Crazy Heart Review: Songs Of Praise
Stories about washed up, grizzled former heroes are a dime-a-dozen but the strength of Jeff Bridges’ performance in Crazy Heart makes a conventional story feel new again.
He plays Bad Blake, a once successful but now broken down country singer, succumbing to the ravages of time and alcohol dependency. After a successful career, he’s now reduced to playing tiny venues just to make a living (he’s first shown arriving at a bowling alley – surely a wry reference to Bridges’ seminal performance as The Dude in The Big Lebowski).
But after interviewing the troubled musician, budding local journalist Jean Craddock (Maggie Gyllenhaal) gently strips away his grizzled exterior to find out what makes him tick and they fall in love. Yet while Blake seems like a good match for Jean and her four year old son Buddy, his alcoholism is a looming spectre on the horizon – surely it’s only a matter of time before he slips up.
Meanwhile, his former protégé, Tommy Sweet (Colin Farrell) offers him a shot at a comeback – he needs help writing songs and Bad’s were always the best but as he confesses to Jean, he stopped writing songs a long time ago.
Bridges is fantastic. He’s got this ability to make a familiar character seem so believable and genuine. He’s not just playing a role; he inhabits that character completely – from his whiskey-sodden drawl to his shambling walk, he is Bad Blake.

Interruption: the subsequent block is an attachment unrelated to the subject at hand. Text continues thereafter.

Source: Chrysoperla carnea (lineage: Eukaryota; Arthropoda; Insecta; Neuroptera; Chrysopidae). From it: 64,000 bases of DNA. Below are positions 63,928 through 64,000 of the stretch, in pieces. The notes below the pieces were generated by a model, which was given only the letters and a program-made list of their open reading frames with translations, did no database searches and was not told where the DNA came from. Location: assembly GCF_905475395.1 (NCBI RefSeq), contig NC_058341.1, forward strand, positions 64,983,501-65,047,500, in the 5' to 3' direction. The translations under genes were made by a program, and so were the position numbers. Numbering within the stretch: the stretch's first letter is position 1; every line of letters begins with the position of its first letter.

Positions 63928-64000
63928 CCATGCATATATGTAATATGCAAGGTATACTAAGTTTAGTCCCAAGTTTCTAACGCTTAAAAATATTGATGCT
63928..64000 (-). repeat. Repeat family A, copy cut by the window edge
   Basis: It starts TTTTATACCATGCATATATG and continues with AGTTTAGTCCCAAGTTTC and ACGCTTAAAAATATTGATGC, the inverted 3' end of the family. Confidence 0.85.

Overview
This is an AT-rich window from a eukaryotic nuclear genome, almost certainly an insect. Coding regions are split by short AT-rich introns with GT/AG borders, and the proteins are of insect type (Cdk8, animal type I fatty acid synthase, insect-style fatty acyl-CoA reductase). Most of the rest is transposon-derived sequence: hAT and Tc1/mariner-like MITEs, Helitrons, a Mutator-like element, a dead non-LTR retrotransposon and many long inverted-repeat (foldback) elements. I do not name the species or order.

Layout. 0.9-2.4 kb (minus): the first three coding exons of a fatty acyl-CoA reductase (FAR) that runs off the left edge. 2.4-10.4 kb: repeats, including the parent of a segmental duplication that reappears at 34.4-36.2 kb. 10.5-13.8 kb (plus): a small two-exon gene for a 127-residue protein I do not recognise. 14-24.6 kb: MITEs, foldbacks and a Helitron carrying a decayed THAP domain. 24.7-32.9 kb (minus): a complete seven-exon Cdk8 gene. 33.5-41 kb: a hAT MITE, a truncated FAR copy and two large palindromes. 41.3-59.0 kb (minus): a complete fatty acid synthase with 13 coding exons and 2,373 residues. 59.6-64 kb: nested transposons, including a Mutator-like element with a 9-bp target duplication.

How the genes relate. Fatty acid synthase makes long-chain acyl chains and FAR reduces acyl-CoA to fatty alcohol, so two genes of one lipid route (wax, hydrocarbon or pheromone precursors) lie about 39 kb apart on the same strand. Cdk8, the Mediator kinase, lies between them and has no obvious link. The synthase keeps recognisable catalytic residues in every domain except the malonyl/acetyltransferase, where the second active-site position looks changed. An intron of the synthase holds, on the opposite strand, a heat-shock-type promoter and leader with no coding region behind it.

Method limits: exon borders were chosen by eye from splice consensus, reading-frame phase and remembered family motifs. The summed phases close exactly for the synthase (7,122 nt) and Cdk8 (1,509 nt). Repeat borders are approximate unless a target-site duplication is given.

Maggie Gyllenhaal is almost as good as Jean and brings a vulnerability but also resilience to her character – a tough single mother desperately hoping for the best but half-knowing that it’s unlikely to work out. The chemistry she has with Bridges means that we really want them to succeed as a couple and are frustrated when Bad inevitably doesn’t live up to both of their expectations.
A film about a country singer would be fall completely flat without decent songs but fortunately they are excellent. Penned by T Bone Burnett and Steven Burton, they’re like the best kinds of country songs – ones that tell a story tinged with melancholy and regret.
They creep up on you. What could have been trite tear-jerking soundtrack actually become genuinely moving plot pieces – songs which emphasise and amplify the effects of the performances. Bridges (who bears an uncanny resemblance to Kris Kristofferson) sings well – a voice rich and dark but one that’s seen the bottom of many a bottle of whiskey.
In many ways, it’s this year’s The Wrestler – a former hero fallen on hard times who, through the love of good woman, has the chance to redeem himself. But this commonplace storyline is given new life by Bridges’ performance: one that deserves his Oscar nomination.